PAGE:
Basics of dental anatomy.
- Human Dentition: The teeth that are located in
the upper and lower jaws are collectively referred
to as the human dentition.
- Maxillae: The upper jaw is known as the
- Maxillary Teeth: The teeth located in the
maxillae form an arch and are referred to as
- Mandible: The lower jaw is called the mandible.
- Mandibular Teeth: The teeth located in the
mandible are referred to as mandibular teeth.
- As humans, we have two sets of teeth during our
- Primary Dentition: The first set of teeth we get.
These are often referred to as baby teeth. There
are 20 teeth in the primary dentition.
- Permanent Dentition:The second set of teeth
we get. These are often referred to as adult teeth.
There are 32 teeth in the permanent dentition.
- There are several terms that help to define
locations on and around the teeth. These terms
are used often to refer to specific areas of the
mouth when describing conditions there.
- Posterior: Towards the back of the mouth.
- Anterior: Towards the front of the mouth
- Mesial: Towards the midline of the mouth.
- Distal: Away from the midline of the mouth
- Buccal: Any area on the cheek side of the teeth
- Lingual: Any area on the tongue side of the
- Facial:Any area on the cheek or lip side of the
teeth. Is often used interchangeably with buccal
but mostly in the anterior portion of the mouth.
- Palatal: Any area on the tongue side of the
- Occlusal: Any area on the chewing surfaces of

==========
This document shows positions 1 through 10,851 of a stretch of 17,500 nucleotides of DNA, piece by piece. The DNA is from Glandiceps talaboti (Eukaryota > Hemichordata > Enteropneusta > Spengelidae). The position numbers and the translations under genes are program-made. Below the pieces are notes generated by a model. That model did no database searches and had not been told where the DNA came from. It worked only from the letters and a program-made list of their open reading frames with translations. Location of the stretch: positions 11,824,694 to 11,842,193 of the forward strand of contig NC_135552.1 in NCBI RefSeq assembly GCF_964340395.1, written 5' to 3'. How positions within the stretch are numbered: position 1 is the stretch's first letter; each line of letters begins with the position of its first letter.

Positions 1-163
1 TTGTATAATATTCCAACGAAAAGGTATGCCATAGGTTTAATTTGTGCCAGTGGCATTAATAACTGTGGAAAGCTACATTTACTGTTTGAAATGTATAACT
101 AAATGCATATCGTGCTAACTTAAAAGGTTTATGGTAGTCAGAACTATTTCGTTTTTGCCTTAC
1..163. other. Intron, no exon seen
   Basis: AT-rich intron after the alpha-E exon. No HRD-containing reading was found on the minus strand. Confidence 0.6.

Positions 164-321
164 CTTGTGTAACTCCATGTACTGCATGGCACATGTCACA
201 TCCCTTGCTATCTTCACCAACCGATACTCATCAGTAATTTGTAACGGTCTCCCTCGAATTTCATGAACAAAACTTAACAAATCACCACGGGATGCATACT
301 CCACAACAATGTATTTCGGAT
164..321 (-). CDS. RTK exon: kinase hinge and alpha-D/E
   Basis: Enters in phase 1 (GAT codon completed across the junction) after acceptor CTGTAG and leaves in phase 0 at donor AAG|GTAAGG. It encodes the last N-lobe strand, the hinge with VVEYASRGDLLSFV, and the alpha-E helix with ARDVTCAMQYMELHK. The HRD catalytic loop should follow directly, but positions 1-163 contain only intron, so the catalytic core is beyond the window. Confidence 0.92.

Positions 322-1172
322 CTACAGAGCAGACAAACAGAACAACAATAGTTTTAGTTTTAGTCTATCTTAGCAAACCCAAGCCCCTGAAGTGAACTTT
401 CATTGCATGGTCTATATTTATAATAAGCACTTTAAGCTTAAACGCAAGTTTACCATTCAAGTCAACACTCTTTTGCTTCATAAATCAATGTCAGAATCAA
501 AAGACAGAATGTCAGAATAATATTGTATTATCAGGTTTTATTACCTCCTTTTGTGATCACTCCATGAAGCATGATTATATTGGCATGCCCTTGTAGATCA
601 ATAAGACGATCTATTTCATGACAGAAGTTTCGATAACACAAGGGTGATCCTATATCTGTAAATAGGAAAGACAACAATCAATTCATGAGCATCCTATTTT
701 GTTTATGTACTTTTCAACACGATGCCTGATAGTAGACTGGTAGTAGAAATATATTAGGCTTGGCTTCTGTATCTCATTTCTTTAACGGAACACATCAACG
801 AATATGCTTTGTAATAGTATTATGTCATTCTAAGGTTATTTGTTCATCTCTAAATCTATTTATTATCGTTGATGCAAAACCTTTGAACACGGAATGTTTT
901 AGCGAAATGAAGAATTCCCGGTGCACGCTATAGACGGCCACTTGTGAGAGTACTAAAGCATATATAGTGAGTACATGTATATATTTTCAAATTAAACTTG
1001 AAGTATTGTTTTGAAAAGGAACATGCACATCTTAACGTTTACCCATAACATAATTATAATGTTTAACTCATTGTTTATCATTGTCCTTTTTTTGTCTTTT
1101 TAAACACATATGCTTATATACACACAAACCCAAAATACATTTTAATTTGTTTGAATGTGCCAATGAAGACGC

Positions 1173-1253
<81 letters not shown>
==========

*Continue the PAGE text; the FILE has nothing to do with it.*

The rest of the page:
- Incisal: Any area on the biting surfaces of the
The Four Parts of A Tooth
- Each tooth in the mouth contains four different
tissues that serve different functions. The teeth
are made up of two major parts: the crown and
- The crown of the tooth is what is visible
in the mouth
- The root of the tooth
is the portion which normally not visible in the
mouth and is anchored within the bone (Figure 2).
Within each tooth, the four different tissues that
are present are the enamel, the dentin, the pulp
and the cementum.
- Enamel: Makes up the protective outer
surface of the crown of the tooth.
- Dentin: Makes up the majority of the inner
surface of the tooth. It cannot normally be
seen except on x-rays.
- Pulp: This is the area inside the tooth that
holds the nerves and blood vessels of the
tooth. It is in the centre of the tooth and is in
both the crown and the root of the tooth.
- Cementum: Makes up the outer surface of
the root of the tooth. It is much softer than
- In both the maxillary and mandibular arch there
are similar teeth. There are four types of teeth
in both arches. These include the incisors, the
canines, the premolars and the molars. Each of
these teeth is located in a different area of the
mouth and serve different functions.
- Incisors: The four front teeth in the mouth are
known as incisors. They are located in both
the maxillary and mandibular arches. The two
centre teeth are known as central incisors and the
teeth on either side of them are known as lateral
incisors. All of these teeth are responsible for
cutting or biting food. They act like scissors.